The following is the Mathematica code used along with the output
View Mathematica CodeData = {{0.0001, 2.067}, {0.005, 3.96}, {0.0075, 6.22}, {0.008,8.07}, {0.009, 9.32}, {0.01, 12.02}, {0.02, 13.2}, {0.03,15.22}, {0.04, 15.51}, {0.05, 15.44}, {0.06, 15.1}, {0.075,15.76}, {0.1, 15.11}, {0.17, 15.53}, {0.2, 15.26}}; model = NonlinearModelFit[Data, Cc (1  E^(gamma*eps)), {Cc, gamma}, eps] y = Normal[model] Print["R^2=", R2 = model["RSquared"]] Plot[y, {eps, 0, 0.21}, Epilog > {PointSize[Large], Point[Data]}, PlotLegends > {"Model"}, AxesLabel > {"Eps_p", "Alpha"}, AxesOrigin > {0, 0}]
Problems
 The following data provides the number of trucks with a particular weight at each hour of the day on one of the busy US highways. The data is provided as , where is the hour and is the number of trucks: (1,16),(2,12),(3,14),(4,8),(5,24),(6,92),(7,311),(8,243),(9,558),(10,644),(11,768),(12,838),(13,911),(14,897),(15,853),(16,860),(17,853),(18,875),(19,673),(20,378),(21,207),(22,142),(23,108),(24,62). The distribution follows a Gaussian model of the form:
 Find the parameters , , and that would produce the best fit to the data.
 On the same plot draw the model prediction vs. the data.
 Calculate the of the model.
 Calculate the sum of squares of the difference between the model prediction and the data.

In 2014, MacLeans published the following table showing the average tuition in Canadian provinces for the period from 2010 to 2014.
 Find the best linear model for each province that would predict tuition each year and its associated . Use calendar years to represent the axis data.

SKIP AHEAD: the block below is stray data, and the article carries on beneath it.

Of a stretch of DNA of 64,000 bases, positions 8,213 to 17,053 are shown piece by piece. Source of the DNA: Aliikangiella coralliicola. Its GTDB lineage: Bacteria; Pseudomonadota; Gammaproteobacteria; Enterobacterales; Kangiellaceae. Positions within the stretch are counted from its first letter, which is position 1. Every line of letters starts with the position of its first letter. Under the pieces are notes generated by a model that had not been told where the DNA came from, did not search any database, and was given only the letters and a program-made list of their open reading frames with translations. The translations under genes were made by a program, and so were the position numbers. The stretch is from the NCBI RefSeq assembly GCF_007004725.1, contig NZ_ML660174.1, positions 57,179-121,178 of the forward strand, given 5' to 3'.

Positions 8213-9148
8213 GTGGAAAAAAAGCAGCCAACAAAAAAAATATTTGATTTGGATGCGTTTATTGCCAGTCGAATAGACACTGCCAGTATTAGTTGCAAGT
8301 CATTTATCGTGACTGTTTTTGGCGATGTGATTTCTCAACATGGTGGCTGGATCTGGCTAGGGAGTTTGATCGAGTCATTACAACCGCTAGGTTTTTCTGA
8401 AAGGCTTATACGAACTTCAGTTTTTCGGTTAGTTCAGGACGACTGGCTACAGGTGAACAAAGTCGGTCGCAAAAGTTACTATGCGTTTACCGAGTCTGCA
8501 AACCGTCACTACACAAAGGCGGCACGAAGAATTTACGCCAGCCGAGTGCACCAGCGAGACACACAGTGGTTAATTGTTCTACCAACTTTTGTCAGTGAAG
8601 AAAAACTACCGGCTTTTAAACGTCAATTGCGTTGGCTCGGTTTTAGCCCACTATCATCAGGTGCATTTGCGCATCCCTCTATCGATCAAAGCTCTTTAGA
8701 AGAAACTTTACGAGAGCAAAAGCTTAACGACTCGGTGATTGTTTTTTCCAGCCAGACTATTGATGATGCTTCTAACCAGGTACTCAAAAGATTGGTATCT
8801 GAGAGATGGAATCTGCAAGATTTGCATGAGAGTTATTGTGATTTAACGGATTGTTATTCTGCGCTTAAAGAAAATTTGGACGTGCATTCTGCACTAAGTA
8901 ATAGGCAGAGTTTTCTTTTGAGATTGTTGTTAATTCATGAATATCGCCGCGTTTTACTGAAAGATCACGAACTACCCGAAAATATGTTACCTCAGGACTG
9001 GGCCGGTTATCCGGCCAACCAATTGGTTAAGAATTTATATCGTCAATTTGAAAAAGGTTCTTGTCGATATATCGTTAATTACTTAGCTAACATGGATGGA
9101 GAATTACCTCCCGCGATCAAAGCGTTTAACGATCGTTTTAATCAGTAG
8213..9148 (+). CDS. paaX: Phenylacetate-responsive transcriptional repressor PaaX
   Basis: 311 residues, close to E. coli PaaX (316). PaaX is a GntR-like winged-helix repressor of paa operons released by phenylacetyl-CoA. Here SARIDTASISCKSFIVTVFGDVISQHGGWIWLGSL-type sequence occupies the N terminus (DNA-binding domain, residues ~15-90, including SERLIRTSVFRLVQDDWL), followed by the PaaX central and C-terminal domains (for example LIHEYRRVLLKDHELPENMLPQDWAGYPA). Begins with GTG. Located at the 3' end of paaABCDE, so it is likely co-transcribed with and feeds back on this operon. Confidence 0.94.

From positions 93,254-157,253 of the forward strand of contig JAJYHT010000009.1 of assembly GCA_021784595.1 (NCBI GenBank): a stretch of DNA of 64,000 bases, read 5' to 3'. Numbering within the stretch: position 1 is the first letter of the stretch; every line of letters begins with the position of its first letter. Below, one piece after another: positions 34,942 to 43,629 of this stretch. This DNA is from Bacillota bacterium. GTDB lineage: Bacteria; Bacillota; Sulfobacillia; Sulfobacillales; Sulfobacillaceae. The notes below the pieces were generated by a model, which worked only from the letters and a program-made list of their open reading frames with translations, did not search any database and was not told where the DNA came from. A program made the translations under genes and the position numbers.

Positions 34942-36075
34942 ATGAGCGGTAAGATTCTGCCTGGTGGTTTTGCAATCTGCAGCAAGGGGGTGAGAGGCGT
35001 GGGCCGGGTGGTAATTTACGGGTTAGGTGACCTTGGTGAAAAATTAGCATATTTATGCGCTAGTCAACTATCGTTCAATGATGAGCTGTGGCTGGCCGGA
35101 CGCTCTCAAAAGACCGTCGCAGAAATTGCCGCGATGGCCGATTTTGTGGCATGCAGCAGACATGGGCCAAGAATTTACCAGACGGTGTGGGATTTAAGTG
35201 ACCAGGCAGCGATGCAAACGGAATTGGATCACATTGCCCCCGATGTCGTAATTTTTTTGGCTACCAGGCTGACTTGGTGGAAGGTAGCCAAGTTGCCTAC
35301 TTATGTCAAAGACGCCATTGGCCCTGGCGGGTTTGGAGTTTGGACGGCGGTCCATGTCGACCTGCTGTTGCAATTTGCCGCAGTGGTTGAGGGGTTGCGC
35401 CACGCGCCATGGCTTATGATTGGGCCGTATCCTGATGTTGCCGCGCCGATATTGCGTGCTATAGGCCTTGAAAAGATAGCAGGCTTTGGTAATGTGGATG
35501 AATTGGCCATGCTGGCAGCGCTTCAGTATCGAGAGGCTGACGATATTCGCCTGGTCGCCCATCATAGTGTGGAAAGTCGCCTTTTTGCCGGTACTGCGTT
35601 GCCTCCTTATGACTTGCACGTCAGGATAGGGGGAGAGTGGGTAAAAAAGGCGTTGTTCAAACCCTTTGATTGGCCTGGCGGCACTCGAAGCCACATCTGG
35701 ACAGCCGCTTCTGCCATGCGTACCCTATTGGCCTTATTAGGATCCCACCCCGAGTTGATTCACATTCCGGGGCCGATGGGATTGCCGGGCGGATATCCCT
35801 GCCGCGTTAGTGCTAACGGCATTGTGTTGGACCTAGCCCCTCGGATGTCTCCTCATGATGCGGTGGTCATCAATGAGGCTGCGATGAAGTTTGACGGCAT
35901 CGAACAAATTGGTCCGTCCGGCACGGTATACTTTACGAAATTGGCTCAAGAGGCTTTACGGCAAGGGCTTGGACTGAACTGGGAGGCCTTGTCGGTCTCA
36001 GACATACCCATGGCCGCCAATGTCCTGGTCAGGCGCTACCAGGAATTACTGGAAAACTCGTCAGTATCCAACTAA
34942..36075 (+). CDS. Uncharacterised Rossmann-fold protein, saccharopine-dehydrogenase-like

Based on the linear fit, which province has the highest tuition increase per year and which one has the lowest?
 The yield strength of steel decreases with elevated temperatures. The following experimental data provides the value of the temperature in 1000 degrees Celsius and the corresponding reduction factor in the yield strength. (0.05,1), (0.1,1), (0.2,0.95), (0.3,0.92), (0.4,0.82), (0.5,0.6), (0.6,0.4), (0.7,0.15), (0.8,0.15), (0.9,0.1), (1.0,0.1). Find the parameters in the following model that would provide the best fit to the data:
Also, on the same plot draw the model prediction vs. the data. Based on the model, what is the reduction in the yield strength at temperatures of 150, 450, and 750 Degrees Celsius?
 In order to noninvasively assess the stability of medical implants, Westover et al. devised a technique by which the implant is struck using a handpiece while measuring the acceleration response.
In order to assess the stability, the acceleration data as a function of time has to be fit to a model of the form:
where is the position, is the acceleration, , , , , , , and are the model parameters. Initial guesses for the model parameters can be taken as: respectively.
The following text file OneStrike.txt contains the acceleration data collected by striking one of the implants. Download the data file and use the NonLinearModelFit builtin function to calculate the parameters for the bestfit model along with the value of . Plot the data overlapping the model.Reference: L. Westover, W. Hodgetts, G. Faulkner, D. Raboud. 2015. Advanced System for Implant Stability Testing (ASIST). OSSEO 2015 5th International Congress on Bone Conduction Hearing and Related Technologies, Fairmont Chateau Lake Louise, Canada, May 20 – 23, 2015.